Ulysses S. Grant held two important titles during his lifetime: President of the United States, of course, but prior to the Presidency then-President Lincoln named him General-in-Chief of the entire United States Army. Grant didn’t have as many pets as some other Presidents, but with his strong military background it comes as no surprise that he greatly loved horses.
Grant had several horses during his lifetime, some of whom made history themselves. But one of his horses was unique from the get-go, and that was Butcher Boy. Butcher Boy joined the Grant family after unknowingly impressing the President with his incredible speed as a trotter and pacer. In A Personal History of Ulysses S. Grant, authors Albert Deane Richardson and R. H. Fletcher describe the occasion:
“One day, riding from his office to dinner, he [Grant] noticed a homely little white steed in a cart, pacing so fast that it was quickly out of sight. All he observed was that it was driven by a boy without a coat. The diminutive animal so captivated him that he talked of it continually, until some friends ascertained that it was the property of a butcher, who had bought it for $75…the General [Grant] purchased the white pacer, named it ‘Butcher Boy’, and for many a day might be seen whirling along behind it on the way to his office.”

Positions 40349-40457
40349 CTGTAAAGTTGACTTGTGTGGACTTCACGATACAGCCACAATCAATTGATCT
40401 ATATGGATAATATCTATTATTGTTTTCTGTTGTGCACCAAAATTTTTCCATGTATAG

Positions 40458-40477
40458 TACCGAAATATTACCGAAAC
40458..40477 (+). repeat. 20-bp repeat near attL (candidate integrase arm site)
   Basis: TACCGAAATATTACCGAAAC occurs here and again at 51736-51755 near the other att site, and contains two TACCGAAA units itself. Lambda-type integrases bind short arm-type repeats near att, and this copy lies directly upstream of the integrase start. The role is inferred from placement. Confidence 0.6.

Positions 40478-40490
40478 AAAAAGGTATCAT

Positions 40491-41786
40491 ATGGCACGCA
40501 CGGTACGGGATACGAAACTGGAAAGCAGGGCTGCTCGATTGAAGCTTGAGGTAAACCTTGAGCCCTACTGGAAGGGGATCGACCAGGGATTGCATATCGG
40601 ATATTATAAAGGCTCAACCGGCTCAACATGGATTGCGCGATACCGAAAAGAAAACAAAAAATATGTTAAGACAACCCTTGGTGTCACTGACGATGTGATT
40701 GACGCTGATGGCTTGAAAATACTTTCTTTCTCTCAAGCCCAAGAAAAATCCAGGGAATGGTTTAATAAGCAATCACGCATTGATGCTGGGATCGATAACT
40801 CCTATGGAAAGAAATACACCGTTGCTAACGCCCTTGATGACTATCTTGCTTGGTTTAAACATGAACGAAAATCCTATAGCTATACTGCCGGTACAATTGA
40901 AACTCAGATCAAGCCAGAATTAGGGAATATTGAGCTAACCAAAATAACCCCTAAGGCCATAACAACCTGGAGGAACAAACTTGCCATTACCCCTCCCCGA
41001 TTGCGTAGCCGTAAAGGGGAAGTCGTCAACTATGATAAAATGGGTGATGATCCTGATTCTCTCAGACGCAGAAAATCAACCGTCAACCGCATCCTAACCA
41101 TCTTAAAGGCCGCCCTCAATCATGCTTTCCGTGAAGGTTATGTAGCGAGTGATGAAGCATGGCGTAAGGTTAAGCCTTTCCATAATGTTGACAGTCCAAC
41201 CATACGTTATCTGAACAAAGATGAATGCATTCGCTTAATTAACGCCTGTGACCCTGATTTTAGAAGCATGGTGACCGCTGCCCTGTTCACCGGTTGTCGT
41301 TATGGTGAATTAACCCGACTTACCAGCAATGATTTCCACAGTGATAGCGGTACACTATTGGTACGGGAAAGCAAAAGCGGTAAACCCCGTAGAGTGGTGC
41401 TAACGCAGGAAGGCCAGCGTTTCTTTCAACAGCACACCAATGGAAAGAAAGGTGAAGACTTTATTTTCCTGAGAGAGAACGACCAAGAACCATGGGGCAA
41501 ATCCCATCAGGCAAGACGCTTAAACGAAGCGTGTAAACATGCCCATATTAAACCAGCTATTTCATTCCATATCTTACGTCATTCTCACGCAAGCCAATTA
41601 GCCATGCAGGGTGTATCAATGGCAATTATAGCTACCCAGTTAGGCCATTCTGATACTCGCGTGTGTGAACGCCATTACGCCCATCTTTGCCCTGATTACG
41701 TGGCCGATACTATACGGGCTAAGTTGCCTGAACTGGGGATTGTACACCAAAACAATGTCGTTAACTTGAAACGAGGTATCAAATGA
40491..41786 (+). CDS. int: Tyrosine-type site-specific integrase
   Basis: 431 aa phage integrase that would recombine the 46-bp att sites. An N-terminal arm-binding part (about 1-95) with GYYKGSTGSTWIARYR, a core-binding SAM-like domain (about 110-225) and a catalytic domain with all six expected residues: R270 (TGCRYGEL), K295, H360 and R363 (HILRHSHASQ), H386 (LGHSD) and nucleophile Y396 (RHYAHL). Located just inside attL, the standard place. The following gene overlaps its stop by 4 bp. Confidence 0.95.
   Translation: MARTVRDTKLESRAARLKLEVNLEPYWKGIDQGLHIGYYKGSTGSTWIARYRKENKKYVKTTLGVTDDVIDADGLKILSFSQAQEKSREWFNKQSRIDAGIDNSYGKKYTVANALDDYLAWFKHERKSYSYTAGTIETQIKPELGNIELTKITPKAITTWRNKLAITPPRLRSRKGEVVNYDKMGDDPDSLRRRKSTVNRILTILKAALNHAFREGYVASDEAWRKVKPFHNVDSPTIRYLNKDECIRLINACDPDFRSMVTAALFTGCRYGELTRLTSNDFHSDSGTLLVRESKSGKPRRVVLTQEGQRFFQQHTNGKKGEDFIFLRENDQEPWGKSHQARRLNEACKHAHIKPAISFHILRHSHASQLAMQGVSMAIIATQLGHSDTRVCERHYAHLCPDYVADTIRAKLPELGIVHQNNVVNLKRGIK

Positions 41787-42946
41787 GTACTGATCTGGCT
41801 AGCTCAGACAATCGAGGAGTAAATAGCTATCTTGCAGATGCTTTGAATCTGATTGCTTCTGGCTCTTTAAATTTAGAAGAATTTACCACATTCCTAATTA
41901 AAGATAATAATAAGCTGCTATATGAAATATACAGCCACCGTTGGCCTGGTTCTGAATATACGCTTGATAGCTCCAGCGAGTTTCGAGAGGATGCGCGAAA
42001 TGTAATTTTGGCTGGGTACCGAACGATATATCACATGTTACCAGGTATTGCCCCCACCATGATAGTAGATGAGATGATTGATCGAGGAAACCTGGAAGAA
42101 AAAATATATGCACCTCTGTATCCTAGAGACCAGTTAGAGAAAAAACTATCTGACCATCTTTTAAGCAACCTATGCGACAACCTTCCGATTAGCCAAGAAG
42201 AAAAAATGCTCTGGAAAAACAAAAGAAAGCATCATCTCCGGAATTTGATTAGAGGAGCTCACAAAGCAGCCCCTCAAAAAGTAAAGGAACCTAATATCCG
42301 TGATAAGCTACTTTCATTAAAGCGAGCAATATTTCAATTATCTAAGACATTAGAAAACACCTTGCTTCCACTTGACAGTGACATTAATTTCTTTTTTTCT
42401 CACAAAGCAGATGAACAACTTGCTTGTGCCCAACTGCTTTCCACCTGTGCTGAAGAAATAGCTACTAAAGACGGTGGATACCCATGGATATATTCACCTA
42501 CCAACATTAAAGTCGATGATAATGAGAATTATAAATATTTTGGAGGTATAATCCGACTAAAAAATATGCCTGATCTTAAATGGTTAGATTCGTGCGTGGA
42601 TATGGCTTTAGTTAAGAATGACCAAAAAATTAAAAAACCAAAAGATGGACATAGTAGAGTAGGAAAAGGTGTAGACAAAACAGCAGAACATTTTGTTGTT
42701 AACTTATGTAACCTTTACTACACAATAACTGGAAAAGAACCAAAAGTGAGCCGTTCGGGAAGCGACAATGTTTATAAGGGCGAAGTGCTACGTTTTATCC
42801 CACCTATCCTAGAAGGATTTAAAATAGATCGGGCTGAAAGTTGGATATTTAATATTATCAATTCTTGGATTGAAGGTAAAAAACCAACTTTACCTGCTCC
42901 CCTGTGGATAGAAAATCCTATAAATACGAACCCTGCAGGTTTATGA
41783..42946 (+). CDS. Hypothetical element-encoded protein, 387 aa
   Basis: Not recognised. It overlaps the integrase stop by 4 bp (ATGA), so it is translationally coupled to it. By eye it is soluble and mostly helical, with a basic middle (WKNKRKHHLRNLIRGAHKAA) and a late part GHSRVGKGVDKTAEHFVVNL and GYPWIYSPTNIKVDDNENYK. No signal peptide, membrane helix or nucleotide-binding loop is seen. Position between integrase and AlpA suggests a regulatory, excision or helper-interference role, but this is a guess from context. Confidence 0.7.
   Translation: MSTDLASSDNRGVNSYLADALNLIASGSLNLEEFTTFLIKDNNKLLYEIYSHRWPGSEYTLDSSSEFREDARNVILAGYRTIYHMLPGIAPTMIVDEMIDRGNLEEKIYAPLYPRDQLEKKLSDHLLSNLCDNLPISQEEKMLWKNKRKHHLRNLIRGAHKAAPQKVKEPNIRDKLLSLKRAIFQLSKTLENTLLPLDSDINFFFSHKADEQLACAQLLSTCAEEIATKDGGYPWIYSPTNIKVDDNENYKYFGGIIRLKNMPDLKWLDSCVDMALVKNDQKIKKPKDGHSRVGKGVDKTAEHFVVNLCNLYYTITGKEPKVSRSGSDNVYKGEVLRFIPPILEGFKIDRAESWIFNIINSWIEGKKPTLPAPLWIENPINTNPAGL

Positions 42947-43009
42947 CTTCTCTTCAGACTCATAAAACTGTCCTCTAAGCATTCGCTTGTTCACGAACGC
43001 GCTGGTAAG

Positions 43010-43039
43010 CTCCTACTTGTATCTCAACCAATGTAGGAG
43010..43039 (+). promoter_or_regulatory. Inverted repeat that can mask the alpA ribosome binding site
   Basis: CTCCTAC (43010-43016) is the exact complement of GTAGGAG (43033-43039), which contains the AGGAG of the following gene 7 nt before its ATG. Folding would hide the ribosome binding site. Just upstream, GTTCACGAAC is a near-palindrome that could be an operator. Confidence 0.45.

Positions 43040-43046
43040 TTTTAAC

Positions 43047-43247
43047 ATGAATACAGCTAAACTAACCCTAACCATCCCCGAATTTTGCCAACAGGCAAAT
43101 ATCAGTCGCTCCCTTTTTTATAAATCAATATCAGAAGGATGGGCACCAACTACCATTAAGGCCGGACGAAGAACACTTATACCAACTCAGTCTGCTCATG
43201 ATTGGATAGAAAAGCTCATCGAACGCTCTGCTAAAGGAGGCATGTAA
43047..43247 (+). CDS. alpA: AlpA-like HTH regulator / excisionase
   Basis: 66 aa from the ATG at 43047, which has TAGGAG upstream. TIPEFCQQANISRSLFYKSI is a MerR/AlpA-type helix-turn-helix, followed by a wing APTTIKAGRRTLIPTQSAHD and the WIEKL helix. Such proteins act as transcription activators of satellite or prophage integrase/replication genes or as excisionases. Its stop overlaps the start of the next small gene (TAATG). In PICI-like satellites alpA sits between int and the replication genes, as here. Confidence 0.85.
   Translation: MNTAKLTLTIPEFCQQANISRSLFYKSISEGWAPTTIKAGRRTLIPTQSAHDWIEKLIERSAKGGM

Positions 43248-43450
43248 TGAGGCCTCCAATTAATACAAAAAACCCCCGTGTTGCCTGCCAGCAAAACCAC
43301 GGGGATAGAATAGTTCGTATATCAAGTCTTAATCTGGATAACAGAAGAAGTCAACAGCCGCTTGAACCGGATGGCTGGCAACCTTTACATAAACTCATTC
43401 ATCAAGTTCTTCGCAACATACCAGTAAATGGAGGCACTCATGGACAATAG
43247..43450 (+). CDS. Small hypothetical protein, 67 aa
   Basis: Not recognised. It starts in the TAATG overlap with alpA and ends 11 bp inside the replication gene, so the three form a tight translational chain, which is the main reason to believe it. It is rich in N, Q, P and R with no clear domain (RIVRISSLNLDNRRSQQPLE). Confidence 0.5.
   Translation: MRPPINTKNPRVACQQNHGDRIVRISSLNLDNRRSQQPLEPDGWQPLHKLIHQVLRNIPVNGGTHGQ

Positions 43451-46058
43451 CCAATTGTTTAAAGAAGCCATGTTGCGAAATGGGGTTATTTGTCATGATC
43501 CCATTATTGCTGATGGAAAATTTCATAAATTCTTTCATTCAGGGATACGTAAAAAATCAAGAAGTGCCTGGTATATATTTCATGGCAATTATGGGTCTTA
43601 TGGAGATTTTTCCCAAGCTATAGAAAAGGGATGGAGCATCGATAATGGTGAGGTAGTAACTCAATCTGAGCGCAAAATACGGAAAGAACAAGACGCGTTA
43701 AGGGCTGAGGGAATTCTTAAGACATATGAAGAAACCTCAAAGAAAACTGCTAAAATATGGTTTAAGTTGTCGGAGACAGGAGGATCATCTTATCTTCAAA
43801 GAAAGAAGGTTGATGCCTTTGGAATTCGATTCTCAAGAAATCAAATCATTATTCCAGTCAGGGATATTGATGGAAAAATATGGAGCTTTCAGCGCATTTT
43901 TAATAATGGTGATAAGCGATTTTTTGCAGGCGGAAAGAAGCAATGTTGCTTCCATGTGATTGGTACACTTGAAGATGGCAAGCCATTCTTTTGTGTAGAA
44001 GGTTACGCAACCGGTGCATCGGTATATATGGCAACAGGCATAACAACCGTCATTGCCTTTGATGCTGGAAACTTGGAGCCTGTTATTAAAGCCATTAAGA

In 1868, Butcher Boy was accidentally injured. Grant writes to a friend that Butcher Boy strained his ankle when driving during a dark night on muddy roads, and that he fears that Butcher Boy may not fully recover. Grant goes on to say that Butcher Boy will be retired to his farm.
When Butcher Boy was 18 years old, Grant wrote in his personal papers that he gave Butcher Boy to a friend named J.R. Jones to “hack about with in his [Jones’] old age.”